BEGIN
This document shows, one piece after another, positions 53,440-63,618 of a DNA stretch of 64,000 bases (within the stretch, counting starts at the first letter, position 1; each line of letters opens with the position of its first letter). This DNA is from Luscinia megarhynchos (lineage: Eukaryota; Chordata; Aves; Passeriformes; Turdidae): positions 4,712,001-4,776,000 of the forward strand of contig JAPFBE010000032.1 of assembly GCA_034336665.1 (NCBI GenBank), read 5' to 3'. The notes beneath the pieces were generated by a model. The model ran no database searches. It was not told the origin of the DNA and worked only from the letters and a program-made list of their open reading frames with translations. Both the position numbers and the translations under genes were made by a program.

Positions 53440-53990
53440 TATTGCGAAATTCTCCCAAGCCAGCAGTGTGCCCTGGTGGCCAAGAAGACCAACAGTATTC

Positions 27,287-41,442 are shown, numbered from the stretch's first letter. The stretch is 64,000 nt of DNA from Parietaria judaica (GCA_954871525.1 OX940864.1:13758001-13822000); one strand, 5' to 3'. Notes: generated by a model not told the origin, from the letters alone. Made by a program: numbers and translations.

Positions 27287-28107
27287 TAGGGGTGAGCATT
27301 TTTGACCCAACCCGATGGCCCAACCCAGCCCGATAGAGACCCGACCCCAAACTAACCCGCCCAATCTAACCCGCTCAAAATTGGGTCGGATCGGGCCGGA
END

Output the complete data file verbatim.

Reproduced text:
This document shows, one piece after another, positions 53,440-63,618 of a DNA stretch of 64,000 bases (within the stretch, counting starts at the first letter, position 1; each line of letters opens with the position of its first letter). This DNA is from Luscinia megarhynchos (lineage: Eukaryota; Chordata; Aves; Passeriformes; Turdidae): positions 4,712,001-4,776,000 of the forward strand of contig JAPFBE010000032.1 of assembly GCA_034336665.1 (NCBI GenBank), read 5' to 3'. The notes beneath the pieces were generated by a model. The model ran no database searches. It was not told the origin of the DNA and worked only from the letters and a program-made list of their open reading frames with translations. Both the position numbers and the translations under genes were made by a program.

Positions 53440-53990
53440 TATTGCGAAATTCTCCCAAGCCAGCAGTGTGCCCTGGTGGCCAAGAAGACCAACAGTATTC

Positions 27,287-41,442 are shown, numbered from the stretch's first letter. The stretch is 64,000 nt of DNA from Parietaria judaica (GCA_954871525.1 OX940864.1:13758001-13822000); one strand, 5' to 3'. Notes: generated by a model not told the origin, from the letters alone. Made by a program: numbers and translations.

Positions 27287-28107
27287 TAGGGGTGAGCATT
27301 TTTGACCCAACCCGATGGCCCAACCCAGCCCGATAGAGACCCGACCCCAAACTAACCCGCCCAATCTAACCCGCTCAAAATTGGGTCGGATCGGGCCGGA